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I am trying to understand aggregate functions and I need help.

So for instance the following sample:

CREATE OR REPLACE FUNCTION array_median(timestamp[])
  RETURNS timestamp AS
    SELECT CASE WHEN array_upper($1,1) = 0 THEN null ELSE asorted[ceiling(array_upper(asorted,1)/2.0)] END
generate_series(1, array_upper($1, 1)) AS n
    WHERE ($1)[n] IS NOT NULL
            ORDER BY ($1)[n]
) As asorted) As foo ;

CREATE AGGREGATE median(timestamp) (

I am not understanding the structure/logic that needs to go into the select statement in the aggregate function itself. Can someone explain what the flow/logic is?

I am writing an aggregate, a strange one, that the return is always the first string it ever sees.

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1 Answer 1

up vote 2 down vote accepted

You're showing a median calculation, but want the first text value you see?

Below is how to do that. Assuming you want the first non-null value, that is. If not, you'll need to keep track of if you've got a value already or not.

The accumulator function is written as plpgsql and sql - the plpgsql one lets you use variable names and debug it too. It simply uses COALESCE against the previous accumulated value and the new value and returns the first non-null. So - as soon as you have a non-null in the accumulator everything else gets ignored.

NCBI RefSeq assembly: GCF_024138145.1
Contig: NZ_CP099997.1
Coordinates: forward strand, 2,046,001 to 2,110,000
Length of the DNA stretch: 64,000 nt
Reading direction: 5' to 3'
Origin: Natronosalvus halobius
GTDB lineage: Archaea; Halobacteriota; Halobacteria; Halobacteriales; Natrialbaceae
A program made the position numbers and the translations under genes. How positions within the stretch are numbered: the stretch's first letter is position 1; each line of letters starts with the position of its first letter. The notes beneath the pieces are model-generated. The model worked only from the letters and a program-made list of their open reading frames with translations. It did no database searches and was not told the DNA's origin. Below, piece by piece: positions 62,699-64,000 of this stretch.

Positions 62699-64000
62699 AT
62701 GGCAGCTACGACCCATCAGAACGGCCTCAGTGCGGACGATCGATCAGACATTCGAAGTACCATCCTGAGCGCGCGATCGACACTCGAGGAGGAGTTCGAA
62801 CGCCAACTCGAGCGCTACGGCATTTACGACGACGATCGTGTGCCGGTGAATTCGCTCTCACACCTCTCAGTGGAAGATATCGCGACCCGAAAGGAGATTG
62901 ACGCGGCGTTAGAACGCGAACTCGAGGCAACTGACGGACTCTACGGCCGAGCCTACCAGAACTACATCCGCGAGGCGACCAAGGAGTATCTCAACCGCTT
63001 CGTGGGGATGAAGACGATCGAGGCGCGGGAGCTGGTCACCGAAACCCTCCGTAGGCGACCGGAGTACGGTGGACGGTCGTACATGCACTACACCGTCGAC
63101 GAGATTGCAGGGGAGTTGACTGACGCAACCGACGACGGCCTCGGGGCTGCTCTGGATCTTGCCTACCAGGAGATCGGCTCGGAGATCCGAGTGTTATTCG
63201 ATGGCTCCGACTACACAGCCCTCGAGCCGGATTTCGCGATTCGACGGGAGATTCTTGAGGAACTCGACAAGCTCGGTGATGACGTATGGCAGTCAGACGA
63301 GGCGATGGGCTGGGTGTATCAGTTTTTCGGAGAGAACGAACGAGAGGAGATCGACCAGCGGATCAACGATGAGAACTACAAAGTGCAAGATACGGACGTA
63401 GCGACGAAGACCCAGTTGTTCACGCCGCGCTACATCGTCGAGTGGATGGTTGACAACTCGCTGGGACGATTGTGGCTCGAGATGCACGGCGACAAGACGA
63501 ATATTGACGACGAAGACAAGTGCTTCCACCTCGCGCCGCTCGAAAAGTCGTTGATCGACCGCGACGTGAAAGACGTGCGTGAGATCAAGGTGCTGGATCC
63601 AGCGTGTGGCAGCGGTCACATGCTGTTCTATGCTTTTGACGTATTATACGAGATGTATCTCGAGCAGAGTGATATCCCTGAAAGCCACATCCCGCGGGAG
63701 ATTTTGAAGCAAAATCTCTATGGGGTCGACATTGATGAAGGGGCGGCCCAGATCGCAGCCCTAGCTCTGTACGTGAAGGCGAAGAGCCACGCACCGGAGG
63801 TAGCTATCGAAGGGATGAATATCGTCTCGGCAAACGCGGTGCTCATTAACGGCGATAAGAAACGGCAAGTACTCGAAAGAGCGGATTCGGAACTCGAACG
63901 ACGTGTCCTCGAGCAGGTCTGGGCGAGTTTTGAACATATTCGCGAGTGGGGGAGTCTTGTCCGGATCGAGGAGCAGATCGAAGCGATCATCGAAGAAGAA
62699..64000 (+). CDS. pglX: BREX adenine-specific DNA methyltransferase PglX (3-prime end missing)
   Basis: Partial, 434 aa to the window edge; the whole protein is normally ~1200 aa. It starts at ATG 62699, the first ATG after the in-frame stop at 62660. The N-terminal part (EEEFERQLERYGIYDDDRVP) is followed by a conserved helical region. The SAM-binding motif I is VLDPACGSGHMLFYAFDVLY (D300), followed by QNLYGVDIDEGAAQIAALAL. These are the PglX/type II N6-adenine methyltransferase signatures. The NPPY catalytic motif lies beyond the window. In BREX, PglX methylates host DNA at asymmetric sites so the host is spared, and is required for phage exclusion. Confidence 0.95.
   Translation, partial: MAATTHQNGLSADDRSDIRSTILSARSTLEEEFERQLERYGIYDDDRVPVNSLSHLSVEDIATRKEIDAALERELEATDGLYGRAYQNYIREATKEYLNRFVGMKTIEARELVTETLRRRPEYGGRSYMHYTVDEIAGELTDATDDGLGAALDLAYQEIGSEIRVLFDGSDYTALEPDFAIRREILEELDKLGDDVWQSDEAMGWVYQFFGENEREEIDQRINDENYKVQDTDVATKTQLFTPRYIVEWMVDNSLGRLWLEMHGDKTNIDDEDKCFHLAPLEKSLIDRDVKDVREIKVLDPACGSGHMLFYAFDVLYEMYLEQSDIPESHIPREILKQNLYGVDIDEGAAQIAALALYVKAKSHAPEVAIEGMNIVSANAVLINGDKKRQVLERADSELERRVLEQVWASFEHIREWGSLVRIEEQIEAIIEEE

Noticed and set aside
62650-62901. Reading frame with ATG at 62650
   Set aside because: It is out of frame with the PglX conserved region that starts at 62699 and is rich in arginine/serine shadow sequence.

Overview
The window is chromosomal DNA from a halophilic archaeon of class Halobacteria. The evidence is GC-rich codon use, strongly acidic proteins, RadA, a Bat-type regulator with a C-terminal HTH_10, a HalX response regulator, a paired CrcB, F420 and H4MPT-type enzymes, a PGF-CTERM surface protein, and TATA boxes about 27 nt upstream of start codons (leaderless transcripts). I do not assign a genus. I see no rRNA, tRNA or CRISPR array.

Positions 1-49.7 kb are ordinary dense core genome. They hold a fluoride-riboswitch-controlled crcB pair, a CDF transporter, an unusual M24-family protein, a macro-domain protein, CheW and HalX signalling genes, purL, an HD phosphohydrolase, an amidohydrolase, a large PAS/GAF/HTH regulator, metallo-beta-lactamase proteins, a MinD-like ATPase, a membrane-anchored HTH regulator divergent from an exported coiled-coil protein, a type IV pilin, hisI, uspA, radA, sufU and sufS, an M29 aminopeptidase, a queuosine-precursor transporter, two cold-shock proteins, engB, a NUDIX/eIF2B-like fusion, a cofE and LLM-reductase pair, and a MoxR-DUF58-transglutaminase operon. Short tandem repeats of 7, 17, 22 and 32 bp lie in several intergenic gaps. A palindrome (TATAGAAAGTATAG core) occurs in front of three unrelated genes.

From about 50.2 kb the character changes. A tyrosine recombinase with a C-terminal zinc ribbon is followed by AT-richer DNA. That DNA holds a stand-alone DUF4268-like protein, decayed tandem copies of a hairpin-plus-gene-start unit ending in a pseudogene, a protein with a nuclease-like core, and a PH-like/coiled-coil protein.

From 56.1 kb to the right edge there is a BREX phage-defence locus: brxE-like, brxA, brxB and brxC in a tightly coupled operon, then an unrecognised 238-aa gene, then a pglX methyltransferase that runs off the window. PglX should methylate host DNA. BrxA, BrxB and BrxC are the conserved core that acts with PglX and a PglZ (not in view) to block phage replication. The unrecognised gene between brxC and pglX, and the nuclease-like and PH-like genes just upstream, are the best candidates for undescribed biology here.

You may also want to consider the "first_value" window function for this sort of thing if you're on a modern (8.4+) version of PostgreSQL.



CREATE FUNCTION remember_first(acc text, newval text) RETURNS text AS $$
    RAISE NOTICE '% vs % = %', acc, newval, COALESCE(acc, newval);
    RETURN COALESCE(acc, newval);

CREATE FUNCTION remember_first_sql(text,text) RETURNS text AS $$
    SELECT COALESCE($1, $2);

-- No "initcond" means we start out with null
CREATE AGGREGATE first(text) (
    sfunc = remember_first,
    stype = text

CREATE TEMP TABLE tt (t text);
INSERT INTO tt VALUES ('abc'),('def'),('ghi');

SELECT first(t) FROM tt;

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exactly what i needed, thanks. i take it aggregate functions do not have to work on arrays? – reza Dec 2 '11 at 19:29
There are two types involved - what you aggregate, and what you accumulate into. PostgreSQL creates a variable (STYPE=) for you, which if you are doing something like median probably needs to be an array. For this case, or something like "join_text" you can keep it simple though. – Richard Huxton Dec 3 '11 at 8:29

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